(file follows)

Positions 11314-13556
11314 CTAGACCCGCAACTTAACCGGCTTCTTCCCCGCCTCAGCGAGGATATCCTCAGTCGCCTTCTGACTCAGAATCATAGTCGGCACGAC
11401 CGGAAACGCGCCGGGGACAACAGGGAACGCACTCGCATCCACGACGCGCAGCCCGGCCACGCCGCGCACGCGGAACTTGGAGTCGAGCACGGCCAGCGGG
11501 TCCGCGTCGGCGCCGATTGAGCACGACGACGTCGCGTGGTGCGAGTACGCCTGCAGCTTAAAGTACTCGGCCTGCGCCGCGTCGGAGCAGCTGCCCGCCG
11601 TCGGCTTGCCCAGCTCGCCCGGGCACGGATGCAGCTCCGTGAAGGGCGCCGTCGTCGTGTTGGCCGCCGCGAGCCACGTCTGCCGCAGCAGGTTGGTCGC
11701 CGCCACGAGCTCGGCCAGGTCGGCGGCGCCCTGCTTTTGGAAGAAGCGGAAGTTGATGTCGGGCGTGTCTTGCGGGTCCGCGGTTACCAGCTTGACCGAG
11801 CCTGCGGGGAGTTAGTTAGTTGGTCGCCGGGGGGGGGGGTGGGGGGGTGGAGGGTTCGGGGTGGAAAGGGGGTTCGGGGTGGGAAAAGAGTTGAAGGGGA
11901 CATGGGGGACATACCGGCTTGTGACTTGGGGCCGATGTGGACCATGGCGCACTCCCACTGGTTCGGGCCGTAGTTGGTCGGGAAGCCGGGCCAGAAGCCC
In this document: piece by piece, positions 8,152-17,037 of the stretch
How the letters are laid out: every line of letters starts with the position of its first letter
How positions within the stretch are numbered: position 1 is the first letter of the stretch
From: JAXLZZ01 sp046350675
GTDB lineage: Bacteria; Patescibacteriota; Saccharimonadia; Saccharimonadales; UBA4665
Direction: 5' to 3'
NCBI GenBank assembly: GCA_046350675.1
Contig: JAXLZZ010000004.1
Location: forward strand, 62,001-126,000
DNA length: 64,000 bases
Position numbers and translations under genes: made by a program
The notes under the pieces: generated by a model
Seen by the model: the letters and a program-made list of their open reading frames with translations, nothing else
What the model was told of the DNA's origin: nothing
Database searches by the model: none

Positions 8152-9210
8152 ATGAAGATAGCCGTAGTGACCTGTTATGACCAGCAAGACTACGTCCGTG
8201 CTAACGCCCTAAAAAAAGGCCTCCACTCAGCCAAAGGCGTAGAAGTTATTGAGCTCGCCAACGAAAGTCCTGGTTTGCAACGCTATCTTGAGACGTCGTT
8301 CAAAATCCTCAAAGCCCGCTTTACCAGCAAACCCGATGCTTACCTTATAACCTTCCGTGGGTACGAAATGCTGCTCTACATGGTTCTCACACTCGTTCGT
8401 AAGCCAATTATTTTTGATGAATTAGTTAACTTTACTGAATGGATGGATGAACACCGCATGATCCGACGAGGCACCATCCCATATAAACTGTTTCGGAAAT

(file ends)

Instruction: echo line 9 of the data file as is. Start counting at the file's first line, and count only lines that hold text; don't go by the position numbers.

In this document: piece by piece, positions 8,152-17,037 of the stretch